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World - Asia/Pacific

China's dissidents: Division in the ranks

From top: Chai Ling, Li Lu, Wuer Kaixi, Wang Dan

Tiananmen legacy (Originally posted June 26, 1998)

China democracy (June 1998)

China military (June 1998)

Families still mourn the loss of their loved ones, and some hope for a public investigation. CNN's Rebecca MacKinnon talks with them.
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See this gallery of the sequence of events at Tiananmen


June 3, 1999
Web posted at: 10:03 a.m. EDT (1403 GMT)

(CNN) -- Ten years after the Tiananmen Square military crackdown that left hundreds, perhaps thousands, dead and wounded, the Chinese dissident community remains deeply divided.

Some activists hoped the June 4, 1989, killings would serve as a grim rallying point for dissidents hoping to elevate their cause on the world stage.

But 10 years on, some of the leading student dissidents have reassessed their political goals, and dissident lobby groups in the United States are racked by internal rivalries.

CNN & Time Correspondent Kathy Slobogin interviewed four former dissidents who became known as the "heroes of Tiananmen".

In 1989, Chai Ling was one of the most wanted women in China. Then a 23-year-old psychology graduate student, she was the student demonstrators' commander-in-chief.

Li Lu was Chai's deputy and one of the last student demonstrators to leave the square. The two other most prominent Tiananmen Square student leaders were Wang Dan and Wuer Kaixi.

Wang was a Beijing university student who was considered the brains of the movement. Wang was arrested and jailed. The other three student leaders were smuggled out of the country to the United States.

"The reality was I lost my country, I lost my mom, my grandma, I lost my love when I first came here, and I lost everything I had. Yet at the same time, you had to give speeches, you had to tell the world how China would change," Chai said.

"I had to give a speech and tell people the answers, the cures for China's democracy which they haven't been able to resolve in the past thousand years. It was a wild situation," she said.

Last year, with his Tiananmen credentials opening doors, Li Lu started his own New York-based hedge fund. While he has remained a member of human rights organizations, Li admits he has moved to the sidelines of political activism.

"Pretty soon, we came to the realization it is just unrealistic to really continue Tiananmen demonstration on the street of New York City," Li told Slobogin.

Both Li and Chai have been criticized by other dissidents for only occasional high-profile involvement in the democracy movement.

"The media like to always thinking we are student leaders and that's all. But this has been 10 years now. We matured and moved on and have a true self, other than just a stereotype," Chai said.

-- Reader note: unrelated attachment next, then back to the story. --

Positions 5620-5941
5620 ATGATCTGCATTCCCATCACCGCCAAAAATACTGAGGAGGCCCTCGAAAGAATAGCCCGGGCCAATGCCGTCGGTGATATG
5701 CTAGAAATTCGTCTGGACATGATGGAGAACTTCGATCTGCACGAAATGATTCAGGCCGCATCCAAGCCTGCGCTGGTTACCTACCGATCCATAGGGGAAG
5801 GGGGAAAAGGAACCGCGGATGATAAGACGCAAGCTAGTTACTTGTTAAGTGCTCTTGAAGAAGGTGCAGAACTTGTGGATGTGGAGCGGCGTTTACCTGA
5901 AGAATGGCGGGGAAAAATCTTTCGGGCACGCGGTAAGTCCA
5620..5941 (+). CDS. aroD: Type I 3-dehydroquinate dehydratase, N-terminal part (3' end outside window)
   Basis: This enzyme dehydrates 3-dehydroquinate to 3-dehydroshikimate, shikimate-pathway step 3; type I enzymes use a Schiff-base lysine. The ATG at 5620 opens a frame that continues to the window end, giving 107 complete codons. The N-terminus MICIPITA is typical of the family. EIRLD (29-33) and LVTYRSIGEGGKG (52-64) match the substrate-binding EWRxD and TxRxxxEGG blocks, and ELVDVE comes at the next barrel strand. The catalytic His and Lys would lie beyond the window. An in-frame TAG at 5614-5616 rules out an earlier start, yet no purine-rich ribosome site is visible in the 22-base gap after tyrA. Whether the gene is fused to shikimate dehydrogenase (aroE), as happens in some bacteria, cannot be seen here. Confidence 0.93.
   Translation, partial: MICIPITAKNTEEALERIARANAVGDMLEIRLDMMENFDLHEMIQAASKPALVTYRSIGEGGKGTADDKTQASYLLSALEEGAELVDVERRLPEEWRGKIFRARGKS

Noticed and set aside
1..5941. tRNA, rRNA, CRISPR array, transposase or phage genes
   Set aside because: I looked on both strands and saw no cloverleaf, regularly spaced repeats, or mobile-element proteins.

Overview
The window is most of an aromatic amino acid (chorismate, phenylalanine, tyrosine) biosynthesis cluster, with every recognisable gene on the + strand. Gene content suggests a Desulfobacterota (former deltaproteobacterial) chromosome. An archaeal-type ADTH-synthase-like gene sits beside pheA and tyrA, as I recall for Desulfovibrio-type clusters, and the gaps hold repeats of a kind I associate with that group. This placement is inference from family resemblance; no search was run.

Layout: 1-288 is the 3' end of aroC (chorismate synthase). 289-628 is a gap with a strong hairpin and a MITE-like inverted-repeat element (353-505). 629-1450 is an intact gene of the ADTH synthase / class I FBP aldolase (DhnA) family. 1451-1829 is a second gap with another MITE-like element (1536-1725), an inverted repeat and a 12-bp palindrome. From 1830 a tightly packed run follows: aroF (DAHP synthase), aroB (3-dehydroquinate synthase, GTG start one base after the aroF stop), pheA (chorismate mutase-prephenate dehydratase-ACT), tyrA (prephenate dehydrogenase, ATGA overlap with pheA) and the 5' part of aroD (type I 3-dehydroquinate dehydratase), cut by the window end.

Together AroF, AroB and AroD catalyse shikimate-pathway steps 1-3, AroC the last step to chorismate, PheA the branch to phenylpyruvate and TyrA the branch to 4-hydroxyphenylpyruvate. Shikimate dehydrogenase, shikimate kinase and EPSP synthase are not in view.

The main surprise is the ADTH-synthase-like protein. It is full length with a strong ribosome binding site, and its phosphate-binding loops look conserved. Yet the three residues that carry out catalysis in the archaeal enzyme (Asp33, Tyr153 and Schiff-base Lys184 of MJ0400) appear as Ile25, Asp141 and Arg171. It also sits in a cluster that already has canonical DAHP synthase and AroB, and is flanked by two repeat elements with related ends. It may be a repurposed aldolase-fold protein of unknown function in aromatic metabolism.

"Being a political activist is not going to change China, let's just face it. We tried 10 years ago. We had millions of people with us. It didn't work."

Wuer Kaixi adopts a different view. He is unable to shake a sense of guilt for those who died. "I wake up in the middle of the night by a nightmare of the scene of the massacre," he said..

"We were treated as hero, but we really lost this big battle... but I firmly believe the sun of democracy will rise high above my beloved land," Wuer said.

Perhaps the most famous of the four is Wang Dan who was released from prison only last year and forced into exile. "I really lost something. I lost my youth. Most important, I lost a lot of time. I'm still very clear -- my dream is that I can do something, I can really do something to improve the situation of China," Wang told the program.

Who's who
The government
The Activists: Division in the ranks
Chai Ling, Li Lu, Wang Dan, Wuer Kaixi
Families still mourn

Interactive Gallery:
A look back

Modern China
Rural democracy
Military might

Interview transcripts
a crackdown defender
a victim's mother
former Communist Party official
Premier Zhu Rongji

From TIME Asia
We remember
Where are they now?
Memories that won't fade

Message Board
Tiananmen Square anniversary

Divide and conquer

Earlier this year, the disparity of agendas with the dissident lobby groups overflowed into a public feud at a time when Beijing was actively thwarting efforts in China to establish the an opposition political party known as the China Democracy Party.

The party has been banned and many who tried to register it have been jailed.

The factions clashed at a U.S. Congressional hearing in Washington in January. Several Democracy Party activists sent out press releases labeling high-profile dissident Wei Jingsheng a "phony" after they were not invited to testify before the hearing.

This action led to a scuffle at the hearing which was broken up by police.

There have also been unsubstantiated allegations that the Chinese government has infiltrated the dissident community in a bid to perpetuate factionalism.

After the January scuffle, Wei said it would be impossible to get complete cooperation because there's a "a small group of people who specialize in starting fights."

The lingering legacy of Tiananmen Square
May 28, 1999
Tiananmen activist turns software entrepreneur
May 6, 1999
China policy is hard to manage, easy to criticize

China News Services
ChinaScape - Chinese Web Index
The complete reference to China/Chinese Related Web Sites
Chinese Embassy in Washington D.C.
Inside China Today
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